Albert Brooks: Defending My Life

STREAMING REVIEW:

HBO/Max;
Documentary;
Not rated.
Featuring Albert Brooks, Rob Reiner, Jon Stewart, Sharon Stone, David Letterman, James L. Brooks, Brian Williams, Neil Degrasse Tyson, Sarah Silverman, Larry David, Cliff Einstein, Judd Apatow.

“Do you know what time it is?” my old man wauled, the force of his footsteps as he bounded towards the living room causing the shoulders of the dining room chairs to clack together.

It was coming up on 11 p.m., and the reason for Larry’s rude awakening was the fit of uncontrollable laughter that had suddenly overpowered me. “What’s so goddamn funny?” he demanded. “Albert Brooks,” I replied while pointing to the couch. “Sit down and watch.”

The comedian’s legendary “Danny and Dave” routine, in which the overconfident ventriloquist unashamedly moved his lips, was re-created in Looking for Comedy in the Muslim World, but does anyone remember Al and Buddy? Albert jury-rigged a face to the back of a Fisher Price Speak and Spell and a new ventriloquist act was born. Johnny Carson never stopped laughing. Neither did dad. A snippet from this singularly monumental father and son bonding moment and more can be found on HBO’s Albert Brooks: Defending My Life, now streaming on Max.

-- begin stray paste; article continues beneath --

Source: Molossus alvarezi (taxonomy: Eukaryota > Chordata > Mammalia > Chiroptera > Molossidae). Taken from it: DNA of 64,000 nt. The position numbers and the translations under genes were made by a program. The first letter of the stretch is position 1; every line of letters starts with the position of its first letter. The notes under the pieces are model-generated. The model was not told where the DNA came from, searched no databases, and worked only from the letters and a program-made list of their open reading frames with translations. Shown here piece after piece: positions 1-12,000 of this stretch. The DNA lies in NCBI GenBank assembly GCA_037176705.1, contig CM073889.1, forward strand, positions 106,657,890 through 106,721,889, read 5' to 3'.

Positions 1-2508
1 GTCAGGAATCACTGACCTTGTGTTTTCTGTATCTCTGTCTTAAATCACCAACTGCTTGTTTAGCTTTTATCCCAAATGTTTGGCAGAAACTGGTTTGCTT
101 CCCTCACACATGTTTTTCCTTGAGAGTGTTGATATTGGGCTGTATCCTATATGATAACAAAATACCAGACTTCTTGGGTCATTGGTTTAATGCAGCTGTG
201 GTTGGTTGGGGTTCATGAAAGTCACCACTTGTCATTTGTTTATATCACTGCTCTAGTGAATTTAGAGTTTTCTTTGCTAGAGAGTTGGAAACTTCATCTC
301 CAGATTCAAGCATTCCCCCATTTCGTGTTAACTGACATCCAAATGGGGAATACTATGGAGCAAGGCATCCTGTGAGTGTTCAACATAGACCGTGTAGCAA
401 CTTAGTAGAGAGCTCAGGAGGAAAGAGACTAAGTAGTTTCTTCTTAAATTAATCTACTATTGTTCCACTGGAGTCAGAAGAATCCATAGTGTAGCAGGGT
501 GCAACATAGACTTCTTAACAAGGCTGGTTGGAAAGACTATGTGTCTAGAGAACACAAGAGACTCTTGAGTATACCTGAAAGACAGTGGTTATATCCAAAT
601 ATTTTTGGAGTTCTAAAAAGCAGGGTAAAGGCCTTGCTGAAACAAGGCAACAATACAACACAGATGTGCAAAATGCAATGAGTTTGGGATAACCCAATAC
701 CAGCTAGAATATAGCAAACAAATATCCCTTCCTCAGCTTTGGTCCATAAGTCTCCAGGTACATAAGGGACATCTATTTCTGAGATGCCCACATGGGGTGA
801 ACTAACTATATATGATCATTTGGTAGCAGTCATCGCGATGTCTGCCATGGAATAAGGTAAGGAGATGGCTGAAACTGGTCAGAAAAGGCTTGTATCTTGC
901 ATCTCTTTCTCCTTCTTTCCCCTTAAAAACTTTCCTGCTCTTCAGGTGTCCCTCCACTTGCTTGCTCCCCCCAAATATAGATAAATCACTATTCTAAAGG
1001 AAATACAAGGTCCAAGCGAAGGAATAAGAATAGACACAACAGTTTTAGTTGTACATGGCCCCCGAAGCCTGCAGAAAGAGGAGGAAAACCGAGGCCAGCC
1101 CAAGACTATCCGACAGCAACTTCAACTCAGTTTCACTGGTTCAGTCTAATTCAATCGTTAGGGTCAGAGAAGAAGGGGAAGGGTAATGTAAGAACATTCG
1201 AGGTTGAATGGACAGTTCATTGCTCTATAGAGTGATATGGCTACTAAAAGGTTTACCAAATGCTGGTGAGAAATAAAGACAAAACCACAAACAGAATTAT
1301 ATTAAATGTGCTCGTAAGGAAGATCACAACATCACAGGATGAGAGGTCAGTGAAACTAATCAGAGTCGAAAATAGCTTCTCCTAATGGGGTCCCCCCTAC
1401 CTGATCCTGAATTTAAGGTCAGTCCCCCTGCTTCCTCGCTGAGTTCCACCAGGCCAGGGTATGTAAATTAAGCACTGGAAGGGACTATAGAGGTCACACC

For director Rob Reiner, the task couldn’t have been simpler: a few days spent in Matteo’s Restaurant interviewing a lifelong friend in simple reverse angles. Reiner got to leave the restaurant to conduct interviews. Albert didn’t. For die-hards, there isn’t much new to uncover, although this is the first time I’ve heard Albert discuss his father’s passing. Harry Einstein, a comedian who went by the name “Parkyakarkus,” died famously in the middle of the Friars Club Roast of Lucille Ball and Desi Arnaz. Then there’s the subject of his birth name, Albert Einstein. The fourth son in the family reasoned it took his father so long to name a child Albert because he wanted to make sure that the theory of relativity wouldn’t be proven wrong. Brian Williams surmised his parents named him Albert because they wanted him to spend the rest of his life getting beaten up for his lunch money.